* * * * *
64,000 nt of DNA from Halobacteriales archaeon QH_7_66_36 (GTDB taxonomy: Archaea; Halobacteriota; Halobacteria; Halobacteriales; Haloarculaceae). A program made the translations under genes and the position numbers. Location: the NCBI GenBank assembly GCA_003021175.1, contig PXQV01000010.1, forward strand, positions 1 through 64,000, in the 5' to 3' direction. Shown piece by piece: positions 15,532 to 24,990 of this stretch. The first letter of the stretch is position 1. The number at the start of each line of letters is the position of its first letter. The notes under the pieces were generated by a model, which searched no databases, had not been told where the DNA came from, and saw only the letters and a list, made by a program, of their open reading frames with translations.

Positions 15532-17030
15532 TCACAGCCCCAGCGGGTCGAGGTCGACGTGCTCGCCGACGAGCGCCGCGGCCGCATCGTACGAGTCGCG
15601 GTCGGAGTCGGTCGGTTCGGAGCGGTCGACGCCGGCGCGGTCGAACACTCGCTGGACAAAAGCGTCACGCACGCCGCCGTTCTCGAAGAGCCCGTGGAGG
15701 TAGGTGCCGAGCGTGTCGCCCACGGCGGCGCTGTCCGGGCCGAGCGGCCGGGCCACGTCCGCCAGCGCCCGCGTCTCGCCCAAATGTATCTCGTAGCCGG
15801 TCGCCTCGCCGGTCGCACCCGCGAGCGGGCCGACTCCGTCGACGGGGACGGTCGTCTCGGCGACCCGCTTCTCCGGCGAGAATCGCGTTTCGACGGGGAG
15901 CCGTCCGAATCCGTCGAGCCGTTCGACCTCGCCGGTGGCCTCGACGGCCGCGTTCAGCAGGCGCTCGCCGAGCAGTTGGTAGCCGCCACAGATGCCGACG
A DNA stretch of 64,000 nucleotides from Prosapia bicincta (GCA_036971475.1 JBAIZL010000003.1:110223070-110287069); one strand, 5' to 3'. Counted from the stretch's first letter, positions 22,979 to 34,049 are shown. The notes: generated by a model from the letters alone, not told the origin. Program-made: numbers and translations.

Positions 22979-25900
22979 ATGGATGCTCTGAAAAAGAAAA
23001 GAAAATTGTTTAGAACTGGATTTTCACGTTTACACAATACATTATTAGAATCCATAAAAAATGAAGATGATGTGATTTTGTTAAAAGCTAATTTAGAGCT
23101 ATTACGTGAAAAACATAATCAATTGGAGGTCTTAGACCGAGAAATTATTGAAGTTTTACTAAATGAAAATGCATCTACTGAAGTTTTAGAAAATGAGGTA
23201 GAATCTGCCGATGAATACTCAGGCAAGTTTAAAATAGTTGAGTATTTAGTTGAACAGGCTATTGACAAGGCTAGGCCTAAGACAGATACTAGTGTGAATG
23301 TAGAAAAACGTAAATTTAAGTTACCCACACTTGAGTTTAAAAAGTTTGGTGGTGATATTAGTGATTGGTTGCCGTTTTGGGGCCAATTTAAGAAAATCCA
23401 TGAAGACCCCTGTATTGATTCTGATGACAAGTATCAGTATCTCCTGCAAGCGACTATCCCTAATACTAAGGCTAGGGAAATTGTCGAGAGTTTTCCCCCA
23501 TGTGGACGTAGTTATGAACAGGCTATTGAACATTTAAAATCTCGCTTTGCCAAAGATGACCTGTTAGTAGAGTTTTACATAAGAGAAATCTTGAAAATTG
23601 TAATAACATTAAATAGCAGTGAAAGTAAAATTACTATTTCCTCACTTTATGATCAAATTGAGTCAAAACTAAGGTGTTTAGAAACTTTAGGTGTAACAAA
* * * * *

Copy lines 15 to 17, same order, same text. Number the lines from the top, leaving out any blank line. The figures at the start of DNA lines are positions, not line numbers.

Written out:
23401 TGAAGACCCCTGTATTGATTCTGATGACAAGTATCAGTATCTCCTGCAAGCGACTATCCCTAATACTAAGGCTAGGGAAATTGTCGAGAGTTTTCCCCCA
23501 TGTGGACGTAGTTATGAACAGGCTATTGAACATTTAAAATCTCGCTTTGCCAAAGATGACCTGTTAGTAGAGTTTTACATAAGAGAAATCTTGAAAATTG
23601 TAATAACATTAAATAGCAGTGAAAGTAAAATTACTATTTCCTCACTTTATGATCAAATTGAGTCAAAACTAAGGTGTTTAGAAACTTTAGGTGTAACAAA